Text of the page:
Living on a debt solution

Three ways you can try to get interest frozen on your debts Part 2

Posted 09 September 2015

Find out which debt solution is right for you

Get started

Answer a few simple questions

See if you are suitable

Understand your next steps

Turn an unmanageable situation into one you can cope with. See if one of our 3 tips can help you.

In part one we looked at how you could get the interest frozen on your debts simply by asking your lenders if they’re willing to do it. In this part we’ll look at two further ways of getting the interest frozen on your debts, so let’s crack on with solution number 2.  

1. Think about a debt solution 

If you think you’re not going to be able to manage your debts, even with a freeze on interest, it might be time to start thinking about a debt solution. This is because most debt solutions will involve the interest on your balances being frozen and can also mean that your monthly repayments as reduced as well. For example, a Trust Deed, IVA or DRO would freeze interest on your debts while you're repaying them at a manageable rate. 

Entering a debt solution is a big commitment, though – and it's only an option if you really can't afford to repay your debts as you originally agreed. It'll also come with downsides, like the effect on your credit rating. 


2. Get a 0% credit card

You may have heard about balance transfer credit cards that let you move all your credit card debts onto them, and won't charge any interest on that balance for an agreed period of time. This can be from as little as 6 months, right up to over two years. If you do this, make sure you make a note of when the interest-free period ends, so that you can prepare for the added amount each month, or find an alternative solution to use. Do bear in mind that there may be fees for transferring your balance onto a balance transfer card.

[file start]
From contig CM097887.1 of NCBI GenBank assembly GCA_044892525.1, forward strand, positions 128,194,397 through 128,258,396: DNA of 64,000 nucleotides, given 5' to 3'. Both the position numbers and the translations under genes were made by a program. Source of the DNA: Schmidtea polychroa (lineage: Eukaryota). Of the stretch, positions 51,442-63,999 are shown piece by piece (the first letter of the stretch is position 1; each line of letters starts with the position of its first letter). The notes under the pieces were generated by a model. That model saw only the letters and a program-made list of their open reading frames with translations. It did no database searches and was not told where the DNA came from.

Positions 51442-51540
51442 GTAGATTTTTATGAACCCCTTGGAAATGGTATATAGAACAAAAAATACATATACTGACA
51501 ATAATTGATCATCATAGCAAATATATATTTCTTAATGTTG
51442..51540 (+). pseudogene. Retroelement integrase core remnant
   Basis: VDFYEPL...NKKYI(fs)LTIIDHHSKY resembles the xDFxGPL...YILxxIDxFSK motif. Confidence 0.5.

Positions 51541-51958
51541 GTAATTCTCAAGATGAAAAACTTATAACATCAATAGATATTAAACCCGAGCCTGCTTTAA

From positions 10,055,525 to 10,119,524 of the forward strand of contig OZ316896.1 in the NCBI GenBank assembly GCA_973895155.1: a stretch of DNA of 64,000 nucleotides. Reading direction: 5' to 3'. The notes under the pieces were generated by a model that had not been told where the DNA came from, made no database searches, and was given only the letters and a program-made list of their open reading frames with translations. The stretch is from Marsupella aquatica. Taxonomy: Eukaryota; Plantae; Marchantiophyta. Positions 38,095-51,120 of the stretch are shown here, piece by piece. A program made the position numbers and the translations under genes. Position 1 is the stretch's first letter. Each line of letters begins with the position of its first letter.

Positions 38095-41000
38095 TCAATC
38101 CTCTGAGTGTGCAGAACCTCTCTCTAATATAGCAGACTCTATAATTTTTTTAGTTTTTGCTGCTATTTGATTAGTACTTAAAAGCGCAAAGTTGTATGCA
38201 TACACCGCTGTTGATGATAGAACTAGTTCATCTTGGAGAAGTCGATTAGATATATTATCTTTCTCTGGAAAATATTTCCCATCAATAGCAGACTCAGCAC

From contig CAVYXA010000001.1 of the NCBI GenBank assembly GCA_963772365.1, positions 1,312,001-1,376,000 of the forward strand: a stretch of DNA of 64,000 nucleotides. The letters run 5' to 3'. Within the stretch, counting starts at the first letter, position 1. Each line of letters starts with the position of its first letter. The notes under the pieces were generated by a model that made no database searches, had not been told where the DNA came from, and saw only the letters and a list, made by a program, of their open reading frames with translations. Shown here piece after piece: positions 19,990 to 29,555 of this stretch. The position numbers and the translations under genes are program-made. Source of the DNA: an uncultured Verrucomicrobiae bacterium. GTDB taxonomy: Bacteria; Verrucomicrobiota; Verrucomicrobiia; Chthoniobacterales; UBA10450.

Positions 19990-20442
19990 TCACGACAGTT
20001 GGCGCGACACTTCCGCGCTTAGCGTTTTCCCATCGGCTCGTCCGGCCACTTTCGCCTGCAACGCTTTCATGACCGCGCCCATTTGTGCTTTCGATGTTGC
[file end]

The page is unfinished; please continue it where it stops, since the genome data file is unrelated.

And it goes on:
However, if you’ve already started to default on your payments, and that’s been noted on your credit file, it’s likely that this won't be an option as your credit rating is likely to be poor. Lenders are very careful about who they lend to these days, and if you've had problems repaying debts in the past, you might find that you can only get a card with a high interest rate – which defeats the object – or that you can't get one at all. 

So, there you have it, three potential ways to try to get the interest frozen on your account. If these fail, or you’re not comfortable speaking to your lenders, why not get in touch with one of our debt advisors. Talking to an expert about your situation can make it all a lot less frightening – and help you figure out the best way to tackle your problems. Use the ‘contact us’ buttons on the left to get in touch. 

by Shelley Bowers

Back to blog home

Did you find this useful? Share it with others!

To find out more about managing your money and getting free debt advice, visit Money Advice Service, an independent service set up to help people manage their money.